Arthur Schlesinger Jr.

On this date in 1917, Arthur Meier Schlesinger Jr., was born in Columbus, Ohio. He graduated from Harvard University summa cum laude in 1938 at age 20. He was a historian who was interested in liberal politics and the American presidency and who wrote more than 20 books, including The Age of Jackson (1945), The Vital Center: The Politics of Freedom (1949) and The Cycles of American History (1986). He became an associate professor at Harvard in 1946, but resigned to serve as a special assistant to John F. Kennedy until Kennedy’s death in 1963.

In 1965, he published a book about his time at the White House: A Thousand Days: John F. Kennedy in the White House, which received the 1966 Pulitzer Prize and the 1965 National Book Award. He also won the 1946 Pulitzer Prize for The Age of Jackson (1946). He married Marian Cannon in 1940 and they had four children: Stephen, Katharine, Christina and Andrew. After their divorce in 1970, Schlesinger married Alexandra Emmet in 1971 and they had a son, Robert.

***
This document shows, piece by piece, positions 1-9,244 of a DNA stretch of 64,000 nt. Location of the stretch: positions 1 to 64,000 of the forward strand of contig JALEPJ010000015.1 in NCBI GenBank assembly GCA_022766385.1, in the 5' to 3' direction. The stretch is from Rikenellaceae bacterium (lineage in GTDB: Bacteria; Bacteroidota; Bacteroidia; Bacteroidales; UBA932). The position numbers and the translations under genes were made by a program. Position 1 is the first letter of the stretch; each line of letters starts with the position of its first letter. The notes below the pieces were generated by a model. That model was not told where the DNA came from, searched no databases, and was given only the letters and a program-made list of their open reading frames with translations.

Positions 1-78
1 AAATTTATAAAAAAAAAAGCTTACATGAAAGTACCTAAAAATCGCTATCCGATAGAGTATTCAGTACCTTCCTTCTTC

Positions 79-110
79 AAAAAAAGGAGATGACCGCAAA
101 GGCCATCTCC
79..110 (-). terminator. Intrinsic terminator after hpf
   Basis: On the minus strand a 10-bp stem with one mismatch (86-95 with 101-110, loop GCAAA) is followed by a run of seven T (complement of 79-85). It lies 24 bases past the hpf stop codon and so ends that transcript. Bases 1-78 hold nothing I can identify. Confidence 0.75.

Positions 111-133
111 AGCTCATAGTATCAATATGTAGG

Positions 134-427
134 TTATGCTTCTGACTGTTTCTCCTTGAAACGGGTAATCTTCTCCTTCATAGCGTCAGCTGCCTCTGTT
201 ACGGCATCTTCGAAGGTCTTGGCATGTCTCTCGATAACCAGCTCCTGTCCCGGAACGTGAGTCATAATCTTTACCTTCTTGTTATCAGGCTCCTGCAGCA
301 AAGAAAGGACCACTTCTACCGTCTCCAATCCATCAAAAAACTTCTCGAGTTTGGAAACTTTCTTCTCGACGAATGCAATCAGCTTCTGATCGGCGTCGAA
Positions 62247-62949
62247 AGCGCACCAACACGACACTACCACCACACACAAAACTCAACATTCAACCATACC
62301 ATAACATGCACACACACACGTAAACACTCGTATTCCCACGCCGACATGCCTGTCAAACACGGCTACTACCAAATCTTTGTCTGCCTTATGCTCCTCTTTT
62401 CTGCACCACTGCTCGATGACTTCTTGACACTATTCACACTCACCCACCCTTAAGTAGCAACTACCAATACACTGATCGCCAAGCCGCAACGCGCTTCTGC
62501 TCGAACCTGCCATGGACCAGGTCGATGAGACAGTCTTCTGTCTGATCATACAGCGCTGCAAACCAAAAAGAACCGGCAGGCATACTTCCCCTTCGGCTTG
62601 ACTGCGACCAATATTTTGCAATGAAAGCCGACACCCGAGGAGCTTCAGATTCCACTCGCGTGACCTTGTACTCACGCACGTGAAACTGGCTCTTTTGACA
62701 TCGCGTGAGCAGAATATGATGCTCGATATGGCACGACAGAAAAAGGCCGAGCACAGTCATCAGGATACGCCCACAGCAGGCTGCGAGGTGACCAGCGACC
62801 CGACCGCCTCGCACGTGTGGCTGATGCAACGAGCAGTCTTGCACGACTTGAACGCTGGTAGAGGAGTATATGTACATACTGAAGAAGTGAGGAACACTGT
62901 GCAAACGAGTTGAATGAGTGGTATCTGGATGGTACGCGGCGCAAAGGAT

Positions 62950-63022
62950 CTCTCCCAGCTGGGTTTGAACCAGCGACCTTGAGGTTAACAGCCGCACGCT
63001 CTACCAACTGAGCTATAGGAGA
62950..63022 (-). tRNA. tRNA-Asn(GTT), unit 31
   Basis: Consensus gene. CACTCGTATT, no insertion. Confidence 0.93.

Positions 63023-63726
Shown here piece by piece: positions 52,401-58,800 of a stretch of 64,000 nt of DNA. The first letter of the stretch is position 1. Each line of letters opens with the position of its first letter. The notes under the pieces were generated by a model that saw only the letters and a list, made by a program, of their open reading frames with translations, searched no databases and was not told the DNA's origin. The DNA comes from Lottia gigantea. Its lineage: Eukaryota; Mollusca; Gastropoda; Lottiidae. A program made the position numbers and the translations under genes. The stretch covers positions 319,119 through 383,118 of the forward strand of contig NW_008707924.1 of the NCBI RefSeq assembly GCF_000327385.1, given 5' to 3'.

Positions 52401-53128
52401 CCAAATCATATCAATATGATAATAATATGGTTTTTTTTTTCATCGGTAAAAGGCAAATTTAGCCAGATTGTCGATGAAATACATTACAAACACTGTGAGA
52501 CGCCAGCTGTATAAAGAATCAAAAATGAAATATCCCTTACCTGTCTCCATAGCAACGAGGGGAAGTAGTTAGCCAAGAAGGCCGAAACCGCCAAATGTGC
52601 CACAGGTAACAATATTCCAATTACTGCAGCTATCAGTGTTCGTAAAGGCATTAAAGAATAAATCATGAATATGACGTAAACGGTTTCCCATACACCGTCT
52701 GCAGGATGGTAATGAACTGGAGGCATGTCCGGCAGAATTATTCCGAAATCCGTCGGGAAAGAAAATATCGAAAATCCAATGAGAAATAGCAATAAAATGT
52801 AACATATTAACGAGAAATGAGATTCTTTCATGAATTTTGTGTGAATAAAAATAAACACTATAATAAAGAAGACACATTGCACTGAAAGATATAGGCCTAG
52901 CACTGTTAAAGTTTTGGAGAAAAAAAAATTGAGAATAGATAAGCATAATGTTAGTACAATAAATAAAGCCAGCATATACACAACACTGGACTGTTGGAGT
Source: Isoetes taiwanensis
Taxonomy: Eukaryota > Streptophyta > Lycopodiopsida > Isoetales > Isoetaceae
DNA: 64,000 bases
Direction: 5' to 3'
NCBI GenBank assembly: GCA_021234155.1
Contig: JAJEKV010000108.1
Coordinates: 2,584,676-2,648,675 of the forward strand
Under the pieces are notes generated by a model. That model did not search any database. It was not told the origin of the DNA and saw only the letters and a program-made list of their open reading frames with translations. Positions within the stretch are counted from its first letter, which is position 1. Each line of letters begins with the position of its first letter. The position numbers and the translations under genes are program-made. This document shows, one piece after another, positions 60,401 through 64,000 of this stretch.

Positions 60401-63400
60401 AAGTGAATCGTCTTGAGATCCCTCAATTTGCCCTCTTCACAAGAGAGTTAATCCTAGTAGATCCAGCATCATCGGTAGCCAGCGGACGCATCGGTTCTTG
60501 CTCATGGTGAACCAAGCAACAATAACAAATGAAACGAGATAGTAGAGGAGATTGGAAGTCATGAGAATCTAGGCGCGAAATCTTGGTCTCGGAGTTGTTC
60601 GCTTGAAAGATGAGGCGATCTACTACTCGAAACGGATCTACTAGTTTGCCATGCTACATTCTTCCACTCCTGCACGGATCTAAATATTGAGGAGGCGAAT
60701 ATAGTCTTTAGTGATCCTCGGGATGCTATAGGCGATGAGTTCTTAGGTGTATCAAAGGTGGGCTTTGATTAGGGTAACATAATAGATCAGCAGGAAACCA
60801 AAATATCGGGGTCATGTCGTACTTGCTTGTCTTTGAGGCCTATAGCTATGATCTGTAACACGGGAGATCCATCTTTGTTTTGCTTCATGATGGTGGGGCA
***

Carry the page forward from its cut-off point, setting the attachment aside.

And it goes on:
Schlesinger described himself as “agnostic” in Robert Kennedy and His Times (1978). In a blurb for Freethinkers: A History of American Secularism (2004) by Susan Jacoby, Schlesinger gave his support for freethought and the separation of state and church. He wrote, “In view of the tide of religiosity engulfing a once secular republic, it is refreshing to be reminded by Freethinkers that free thought and skepticism are robustly in the American tradition. After all, the Founding Fathers began by omitting God from the American Constitution.” (D. 2007)

Freedom From Religion Foundation